BM 118998, British Museum, Room 55.
Registration: 1928,0116.1.
Photo by Fae.
This file is licensed under the Creative Commons Attribution-Share Alike 3.0 Unported license.

The latter motif as found in the Book of Giants shows a clear connection to the story of the Erra Epic, where to Marduk’s horror, the deity of pestilence and destruction, Erra, decides to annihilate mankind and its foremost sanctuaries.

The reason for the annihilation of the world and the expression of a certain degree of hope looks very similar indeed. It is important to note that this text from the eight century BCE had a considerable audience as can be deduced from the over 35 tablets unearthed so far.

In many respects, the wording of the text and its attitude ask for elaborate comparison with the Jewish apocalyptical tradition, but this would be another article.”

(For an overview of Mesopotamian “apocalyptic motifs” see C. Wilcke, “Weltuntergang als Anfang: Theologische, anthropologische, politisch-historische und ästhetische Ebenen der Interpretation der Sintflutgeschichte im babylonischen Atram-hasīs-Epos,” in Weltende: Beiträge zur Kultur-und Religionswissenschaft (ed. A. Jones; Wiesbaden: Harrassowitz, 1999), pp. 63-112.)

Gebhard J. Selz, “Of Heroes and Sages–Considerations of the Early Mesopotamian Background of Some Enochic Traditions,” in Armin Lange, et alThe Dead Sea Scrolls in Context, v. 2, Brill, 2011, pp. 797-9.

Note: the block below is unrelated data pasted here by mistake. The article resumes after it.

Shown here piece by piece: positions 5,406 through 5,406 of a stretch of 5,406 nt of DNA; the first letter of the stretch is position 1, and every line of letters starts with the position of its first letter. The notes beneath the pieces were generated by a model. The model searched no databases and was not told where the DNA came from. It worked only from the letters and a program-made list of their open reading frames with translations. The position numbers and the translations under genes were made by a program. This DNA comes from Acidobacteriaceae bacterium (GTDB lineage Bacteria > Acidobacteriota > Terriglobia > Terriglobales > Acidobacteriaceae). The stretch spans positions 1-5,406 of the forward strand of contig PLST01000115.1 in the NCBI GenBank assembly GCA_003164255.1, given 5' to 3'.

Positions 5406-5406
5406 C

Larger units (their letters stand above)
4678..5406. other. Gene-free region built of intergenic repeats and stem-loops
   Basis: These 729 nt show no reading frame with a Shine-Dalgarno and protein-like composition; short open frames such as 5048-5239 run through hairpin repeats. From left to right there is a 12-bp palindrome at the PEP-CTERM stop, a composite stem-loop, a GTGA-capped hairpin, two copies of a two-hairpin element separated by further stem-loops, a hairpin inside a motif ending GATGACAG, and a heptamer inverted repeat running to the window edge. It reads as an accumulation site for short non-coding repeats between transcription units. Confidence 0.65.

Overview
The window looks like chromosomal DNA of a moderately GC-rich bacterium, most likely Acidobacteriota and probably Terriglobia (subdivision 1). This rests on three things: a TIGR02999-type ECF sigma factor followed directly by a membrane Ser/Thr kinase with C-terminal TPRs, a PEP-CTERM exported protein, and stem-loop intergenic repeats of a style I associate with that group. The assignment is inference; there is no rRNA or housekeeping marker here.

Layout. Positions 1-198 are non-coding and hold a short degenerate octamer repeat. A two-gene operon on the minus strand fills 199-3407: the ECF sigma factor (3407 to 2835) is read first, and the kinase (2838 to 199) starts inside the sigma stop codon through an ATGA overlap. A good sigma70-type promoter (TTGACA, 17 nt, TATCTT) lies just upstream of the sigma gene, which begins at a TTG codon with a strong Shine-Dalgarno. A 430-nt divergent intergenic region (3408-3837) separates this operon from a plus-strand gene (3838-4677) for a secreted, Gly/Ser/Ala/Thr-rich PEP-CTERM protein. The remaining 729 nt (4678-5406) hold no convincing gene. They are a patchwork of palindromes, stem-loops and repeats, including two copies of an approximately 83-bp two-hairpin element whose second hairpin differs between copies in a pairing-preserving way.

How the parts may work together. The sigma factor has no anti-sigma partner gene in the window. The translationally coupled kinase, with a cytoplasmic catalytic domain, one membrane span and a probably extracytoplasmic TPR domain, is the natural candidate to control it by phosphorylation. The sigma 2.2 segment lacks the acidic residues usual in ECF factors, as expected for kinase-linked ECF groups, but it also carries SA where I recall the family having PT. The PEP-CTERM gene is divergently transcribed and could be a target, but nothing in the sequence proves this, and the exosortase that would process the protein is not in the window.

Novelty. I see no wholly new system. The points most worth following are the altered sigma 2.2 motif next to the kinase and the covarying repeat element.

Selz: On Sacred Marriage

“This passage reminds one of the old Mesopotamian concept—and I am convinced it is a Mesopotamian concept, not a mere invention of modern scholarship—according to which a (mythical) ruler is thought to cohabit with a goddess or with her priestly incarnation.

Hierogamus, bed and couple. Period of the Amorite dynasties, early 2nd millennium BCE Baked clay, H: 11,3 cm AO 8662, Louvre.  http://www.lessingimages.com/viewimage.asp?i=08021112+&cr=413&cl=1#

Hierogamus, bed and couple. Period of the Amorite dynasties, early 2nd millennium BCE. Baked clay, H: 11,3 cm. AO 8662, Louvre.
http://www.lessingimages.com/viewimage.asp?i=08021112+&cr=413&cl=1#

(This is a much disputed issue, best known under the heading “Sacred Marriage” concept. What is interesting here is the feature of a divine-human interaction in the sexual life and the consequences thereof. We are not concerned here with the hypothesis of a purely metaphorical interpretation or with a possible actualization in an alleged ritual.

Couple on a bed (hierogamus). From Susa, 14th-12th BCE Terracotta, 11,2 x 5,8 cm SB 7979, Louvre.  http://www.lessingimages.com/viewimage.asp?i=08021158+&cr=523&cl=1#

Couple on a bed (hierogamus). From Susa, 14th-12th BCE. Terracotta, 11,2 x 5,8 cm. SB 7979, Louvre.
http://www.lessingimages.com/viewimage.asp?i=08021158+&cr=523&cl=1#

For a comparative evaluation of this topic see P. Lapinkivi, The Sumerian Sacred Marriage in the Light of Comparative Evidence (SAAS 15; Helsinki: Neo-Assyrian Text Corpus Project, 2004.)

See further E. Cancik-Kirschbaum, “Hierogamie-Eine Skizze zum Sachstand in der Altorientalistik,” in Gelebte Religionen: FS Hartmut Zinser (ed. H. Piegeler, I. Pohl, and S. Rademacher; Würzburg: Königshausen & Neumann, 2004), pp. 65-72.

Couple embracing (hierogamus). From Susa, 14th-12th BCE Terracotta, 11,3 x 6 cm SB 6609, Louvre. http://www.lessingimages.com/viewimage.asp?i=08021159+&cr=569&cl=1#

Couple embracing (hierogamus). From Susa, 14th-12th BCE. Terracotta, 11,3 x 6 cm. SB 6609, Louvre.